Phil Copp might remind you of Joe Gould, the Greenwich Villager made famous by Joseph Mitchell for his non-existent, 9-million-worded "Oral History of Civilization." But Copp has succeeded where Gould failed--his opus exists, on real paper, as the multi-volume, never-ending "Silver Connections."
It's a story of old New York, a place filled with eccentrics and obsessives, where a strange and wondrous love for the city can take root and bloom in the shadows of the underground. I talked to Jeremy and Phil and asked them some questions.
Q: Who is Phil Copp and what's his subway project all about?
JW: Phil is a subway historian extraordinaire. He is a regular guy from New York and New Jersey who works at a printing press. A kind sweet man. A bit on the quiet side. An avid church-goer. But he's had this lifelong obsession with the decor and design of the New York City subway stations. He's spent most of his adult life creating a study called "Silver Connections," a massive homemade, self-published, illustrated encyclopedia of the the decor in the stations. He's studied it historically, artistically, and sociologically. It's like a billion pages and it has literally thousands of amazingly detailed hand-drawn sketches and diagrams.
PC: My study has two purposes. First, to record the art & architecture of the NYC subway stations in word and picture. Second, to reveal the persons who designed or crafted the decor. Both subjects of my study were neglected and unheralded (especially in the late 1970's, when I began this undertaking).
Q: Jeremy, how did you find Phil and what drew you to his story?
JW: Randy Kennedy (who's interviewed in the documentary) wrote a piece in the New York Times about a group of hyper-extreme subway obsessives. At the time, I was tipped off about Phil by another NY Times journalist, as I was beginning a documentary about New York obsessives. When I met Phil, I realized that he should be the subject of his own film alone since his story was so interesting.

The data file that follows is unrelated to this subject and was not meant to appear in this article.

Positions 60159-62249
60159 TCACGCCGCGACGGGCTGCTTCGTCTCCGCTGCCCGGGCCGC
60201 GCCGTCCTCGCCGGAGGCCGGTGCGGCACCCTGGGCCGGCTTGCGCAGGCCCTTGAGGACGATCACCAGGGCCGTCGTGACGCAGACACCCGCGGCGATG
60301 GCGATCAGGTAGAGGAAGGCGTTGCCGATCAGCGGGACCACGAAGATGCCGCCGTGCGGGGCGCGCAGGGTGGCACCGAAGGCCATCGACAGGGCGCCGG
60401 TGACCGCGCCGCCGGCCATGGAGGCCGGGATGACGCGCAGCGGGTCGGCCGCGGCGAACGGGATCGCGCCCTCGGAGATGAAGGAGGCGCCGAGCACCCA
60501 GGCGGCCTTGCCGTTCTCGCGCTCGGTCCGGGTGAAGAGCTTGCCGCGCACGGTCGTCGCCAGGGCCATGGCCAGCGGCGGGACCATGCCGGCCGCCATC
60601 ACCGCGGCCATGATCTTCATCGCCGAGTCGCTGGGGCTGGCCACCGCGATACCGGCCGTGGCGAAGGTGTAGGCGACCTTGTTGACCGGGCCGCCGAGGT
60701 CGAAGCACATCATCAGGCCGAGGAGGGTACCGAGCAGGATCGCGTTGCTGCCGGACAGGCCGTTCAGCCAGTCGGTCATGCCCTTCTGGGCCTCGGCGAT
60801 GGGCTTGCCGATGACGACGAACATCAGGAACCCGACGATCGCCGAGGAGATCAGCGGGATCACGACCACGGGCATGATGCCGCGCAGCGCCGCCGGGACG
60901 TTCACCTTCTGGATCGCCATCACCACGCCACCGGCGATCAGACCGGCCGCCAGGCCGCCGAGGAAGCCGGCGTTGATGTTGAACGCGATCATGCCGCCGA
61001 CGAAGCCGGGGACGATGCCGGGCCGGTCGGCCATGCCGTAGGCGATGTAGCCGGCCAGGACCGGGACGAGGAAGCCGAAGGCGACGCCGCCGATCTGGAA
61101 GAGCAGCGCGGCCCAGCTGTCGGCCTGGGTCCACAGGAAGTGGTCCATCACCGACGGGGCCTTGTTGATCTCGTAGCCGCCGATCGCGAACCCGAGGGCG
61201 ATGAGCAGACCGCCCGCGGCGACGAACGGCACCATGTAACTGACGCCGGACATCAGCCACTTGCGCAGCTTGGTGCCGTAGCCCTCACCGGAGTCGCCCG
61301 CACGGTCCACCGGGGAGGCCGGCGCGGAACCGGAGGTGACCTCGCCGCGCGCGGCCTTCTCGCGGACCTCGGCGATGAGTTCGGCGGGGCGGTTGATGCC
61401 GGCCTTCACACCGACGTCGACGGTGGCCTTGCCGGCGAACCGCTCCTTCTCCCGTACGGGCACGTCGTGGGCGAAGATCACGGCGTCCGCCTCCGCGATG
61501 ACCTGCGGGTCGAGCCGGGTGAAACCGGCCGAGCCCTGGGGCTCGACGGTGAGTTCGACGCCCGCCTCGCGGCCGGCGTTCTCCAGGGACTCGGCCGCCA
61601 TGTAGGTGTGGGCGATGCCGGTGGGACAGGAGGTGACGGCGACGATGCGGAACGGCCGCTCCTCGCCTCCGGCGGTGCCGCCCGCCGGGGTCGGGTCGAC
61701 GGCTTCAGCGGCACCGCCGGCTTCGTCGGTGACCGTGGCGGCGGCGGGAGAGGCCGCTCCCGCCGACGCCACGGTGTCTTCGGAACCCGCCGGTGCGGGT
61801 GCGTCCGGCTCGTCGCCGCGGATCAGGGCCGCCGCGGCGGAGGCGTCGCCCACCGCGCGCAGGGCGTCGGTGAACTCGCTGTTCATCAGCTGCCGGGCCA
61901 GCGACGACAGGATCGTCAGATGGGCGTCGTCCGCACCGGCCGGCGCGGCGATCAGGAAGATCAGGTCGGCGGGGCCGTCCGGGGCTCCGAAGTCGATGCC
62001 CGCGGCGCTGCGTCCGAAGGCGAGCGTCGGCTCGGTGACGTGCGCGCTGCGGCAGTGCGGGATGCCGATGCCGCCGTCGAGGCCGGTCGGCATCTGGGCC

Q: Phil, what has it been like getting so much attention for your project and seeing yourself in this film?
PC: First reaction--utterly honored. Second reaction--utterly squeamish to see myself in that NY1 interview, or giving that lecture for the senior citizens. Third reaction--grateful to the friends I've made who said such nice things about my mania. Fourth reaction--loved that smash rapid fire ending!!! And the music chosen--wellllllll, it was different (like my study) (and a better choice than hitting you all with Wagner and Tchaikovsky: my idea).
Q: One of the people in the film says you are "possessed" by your study of the subway, that you have a "certain kind of mind." How would you characterize that kind of "one track" mind?
PC: What kind of "possessed" mind do I have? There's two of me, after a fashion. The everyday me goes to work, goes to church, does all the special occasion and holiday stuff, does the house chores, et al. Just like any of you. Then there's the me who has filled 36 notebooks with sketches & transcriptions, journeyed on field trips, drawn the illustrations, wrote the texts, and got it all published, and so on. Sometimes I don't know how I've done it. This endeavor has been my abiding passion for about half of my years lived so far. I'm possessed in that I know I must finish this.
JW: People are often blown away by Phil's level of commitment even before they've seen his book. Then, when people see the multiple volumes of Silver Connections (which can pile waist-high), their jaws invariably drop to the floor. I've never met a person with this level of commitment to one particular subject. He's been working on this study for over 30 years and is totally undeterred by anyone's else interest (or lack of interest) in his study. It's incredible.
Q: The scene with the elderly audience, all of them falling asleep with boredom, is hilarious and poignant. I find myself hoping that Phil has found a cohort of like-minded folks with whom he can share his passion. Or does his subway project remain a solitary enterprise?
JW: He's totally alone in this. He doesn't seem to associate with the subculture of subway enthusiasts. And Phil is not so much interested in the subway cars or the subway tracks per se; rather, he's ONLY interested in the actual stations and their decor. He's just on an island doing this by himself and seems to prefer it that way. I spoke to a guy once at the NY Public Library who said that there's no other resource on this subject other than Phil's book. That's it. It's Silver Connections and nothing else. All this great history would be lost without Phil's study.
Q: Phil, what are you working on today?
PC: Revising Volume I. The text is in sore need of a balanced mind--which I was sure I had in the late 1970's/early 1980's, but the maturing years that have passed since then have revealed the awkward, mawkward horrors I committed to print, and induce me to remedy my embarrassing ways. Plus I'm adding new material and new illustrations & station layouts. Much needed.
- Watch One Track Mind here.
- Some of Silver Connections are available for sale by contacting Phil at firstname.lastname@example.org